A leading barrister has come forward to say any ‘parties’ at No. 10 “almost certainly did not break the law.”

Writing in the Spectator, Steven Barrett a leading barrister at Radcliffe Chambers who read law at Oxford and taught law at Cambridge wrote:

“During the course of the pandemic, the Covid laws have changed regularly. Yet one thing has stayed largely consistent: the rules have always treated people and places differently. Despite what some might claim, there’s nothing sinister in this.

“And it’s for this reason that the ‘cheese and wine’ gathering – which the PM has said did not take place – probably isn’t a matter for the police. During the course of the pandemic, the Covid laws have changed regularly.

“The starting point in the Covid rules should be section 73 of the Public Health (Control of Disease) Act 1984. This part of the Act states that the Covid regulations, at all times, never applied to Crown Land (which includes No. 10). This only changed if No. 10 made a written agreement to be voluntarily bound – and no one thinks they did. So the regulations almost certainly never applied to No. 10 anyway.”

According to Barrister Barrett the reason being; in the eighties “lawmakers decided that it would be better to allow the government to function during any future national pandemic without having to worry about being caught up in quarantine regulations. The thinking was that by making the government effectively exempt in law, the government could continue to function.”

Mr Barrett adds in addition to the 1984 Act, there were also specific regulations that applied at the time of the alleged ‘cheese and wine gate’: the Health Protection (Coronavirus, Restrictions) (All Tiers) (England) Regulations 2020.

The barrister says according to these rules, gatherings were allowed in all public buildings, or parts of them ‘operated by a business, a charitable, benevolent or philanthropic institution or a public body.’

Mr Barrett concluded:

“So it seems likely that whatever happened in Downing Street was legal. Of course, this won’t placate Boris Johnson’s critics – nor will it do much to dent the attacks on the PM. But these people can rest assured that the law was not broken. 

“In our legal system, people are innocent until proven guilty. People do not get to just say that crimes occurred and then demand that someone prove themselves innocent. Criminal lawyers will grandiosely call this ‘the golden thread’ that runs through their area of law. It applies to people they don’t like as much as those they do. And it should apply in this case.

“Far worse than this though is that another greater wrong has occurred. The public have been mistakenly told that some people are above the law. No one is above the law. That is what the rule of law means. If public confidence in that is undermined then that is a very serious issue. People need to stop playing politics with the law.”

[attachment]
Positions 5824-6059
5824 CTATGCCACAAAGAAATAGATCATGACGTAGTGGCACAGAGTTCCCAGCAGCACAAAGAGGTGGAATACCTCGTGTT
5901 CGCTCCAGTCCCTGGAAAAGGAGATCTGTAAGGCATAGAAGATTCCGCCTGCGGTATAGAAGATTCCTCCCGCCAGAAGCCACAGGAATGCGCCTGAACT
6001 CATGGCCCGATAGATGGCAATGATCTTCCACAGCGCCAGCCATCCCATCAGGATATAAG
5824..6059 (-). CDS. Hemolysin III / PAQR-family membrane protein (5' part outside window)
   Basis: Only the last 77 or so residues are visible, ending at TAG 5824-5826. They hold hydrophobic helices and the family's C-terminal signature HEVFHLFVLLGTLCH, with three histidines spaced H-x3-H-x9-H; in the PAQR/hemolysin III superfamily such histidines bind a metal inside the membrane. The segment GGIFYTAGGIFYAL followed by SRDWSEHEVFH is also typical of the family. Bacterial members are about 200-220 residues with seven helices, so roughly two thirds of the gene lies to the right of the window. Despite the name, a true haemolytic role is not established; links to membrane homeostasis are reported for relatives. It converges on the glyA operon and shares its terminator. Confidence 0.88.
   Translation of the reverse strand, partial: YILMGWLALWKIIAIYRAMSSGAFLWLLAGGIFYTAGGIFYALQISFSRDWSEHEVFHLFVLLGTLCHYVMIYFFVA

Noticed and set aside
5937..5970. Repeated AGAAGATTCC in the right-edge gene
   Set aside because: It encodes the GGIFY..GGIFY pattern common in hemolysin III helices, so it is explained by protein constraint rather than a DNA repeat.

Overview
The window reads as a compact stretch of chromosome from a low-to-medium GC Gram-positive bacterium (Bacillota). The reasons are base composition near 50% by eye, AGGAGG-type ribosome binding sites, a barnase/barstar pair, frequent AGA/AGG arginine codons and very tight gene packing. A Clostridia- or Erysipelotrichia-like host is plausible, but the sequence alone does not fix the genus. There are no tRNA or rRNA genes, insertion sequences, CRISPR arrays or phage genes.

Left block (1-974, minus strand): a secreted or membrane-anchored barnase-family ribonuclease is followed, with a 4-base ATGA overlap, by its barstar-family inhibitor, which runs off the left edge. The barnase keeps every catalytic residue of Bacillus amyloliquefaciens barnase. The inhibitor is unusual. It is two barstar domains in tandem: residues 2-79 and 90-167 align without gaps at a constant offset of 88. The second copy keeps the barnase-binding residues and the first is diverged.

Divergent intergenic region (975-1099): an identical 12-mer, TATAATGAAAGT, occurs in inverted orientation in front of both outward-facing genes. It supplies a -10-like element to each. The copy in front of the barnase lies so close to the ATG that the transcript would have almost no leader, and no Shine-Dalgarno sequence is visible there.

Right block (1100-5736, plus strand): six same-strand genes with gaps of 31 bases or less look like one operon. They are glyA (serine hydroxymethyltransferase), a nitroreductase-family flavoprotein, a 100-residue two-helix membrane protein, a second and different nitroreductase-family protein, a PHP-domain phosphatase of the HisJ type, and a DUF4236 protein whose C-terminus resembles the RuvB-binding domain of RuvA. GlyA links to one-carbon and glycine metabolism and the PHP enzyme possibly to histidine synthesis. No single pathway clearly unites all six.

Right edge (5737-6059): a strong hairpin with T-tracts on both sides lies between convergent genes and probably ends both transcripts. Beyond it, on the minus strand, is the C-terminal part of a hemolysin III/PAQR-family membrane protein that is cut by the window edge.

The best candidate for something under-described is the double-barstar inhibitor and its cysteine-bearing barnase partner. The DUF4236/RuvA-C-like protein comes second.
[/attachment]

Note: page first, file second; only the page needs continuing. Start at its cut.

Sue Gray, a senior official, has been charged with investigating claims that lockdown-busting parties took place in Downing Street. According to the Cabinet Office, the “primary purpose” of Ms Gray’s inquiry is to “establish swiftly a general understanding of the nature of the gatherings, including attendance, the setting and the purpose, with reference to adherence to the guidance in place at the time”. She is expected to report her findings this week.


  1. Surely the sources of these reports will be required to give statements to the police otherwise it is just hearsay which is not admissible in court. This person or people have surely committed offences under the Official Secrets Act including invasion of privacy for taking peoples photographs without their consent and probably revealing security details at the same time. At the very least whoever is behind this nonsense should be instantly dismissed and lose their pension and any titles they may have been awarded. Could this even be classed as Treason? I hope so and civil servants should be offered new contracts to reflect the seriousness of leaking government information to the media. Any that don’t want to sign the new contract will of course be free to pursue their career in the private sector, as they will no longer be fit to work in the public sector. This also leaves the perpetrators open to the charge of committing misconduct in a public office. I sincerely hope the government use the full might of the law without mercy, because they have tried very hard to change the leadership of the United Kingdom without a single vote being cast! The People voted for Boris Johnson, not the Conservative Party, and every single MP who was victorious at the last General Election owes their livelihood to the Prime Minister. My wife, like many many people in the North of England, voted Conservative for the first time in her life because of Boris Johnson! He may be a tad eccentric but that is a British trait that we love. The man has more charisma than any other politician in the UK and, to quote Oliver Cromwell, we love him warts and all!

  2. As the law states, The Government Has To Function in the way they choose. No disrespect was meant by anyone at the Downing St meetings, these people work hard to keep the country functioning and do it on Crown Land..No laws therefore, were broken..

  3. It’s not about breaking laws. It’s about integrity and respect.
    I am deeply disappointed and disgusted. Especially the story of how Downing Street partied while our Queen grieved.
    Boris can learn a lot from Her Majesty.

  4. Labour PCC?? in London (well Khan is the equivalent) so Boris gets fined.
    Labour PCC in Durham so Starmer doesn’t.
    Maybe I’m just a conspiracy theorist or spot on, you decide


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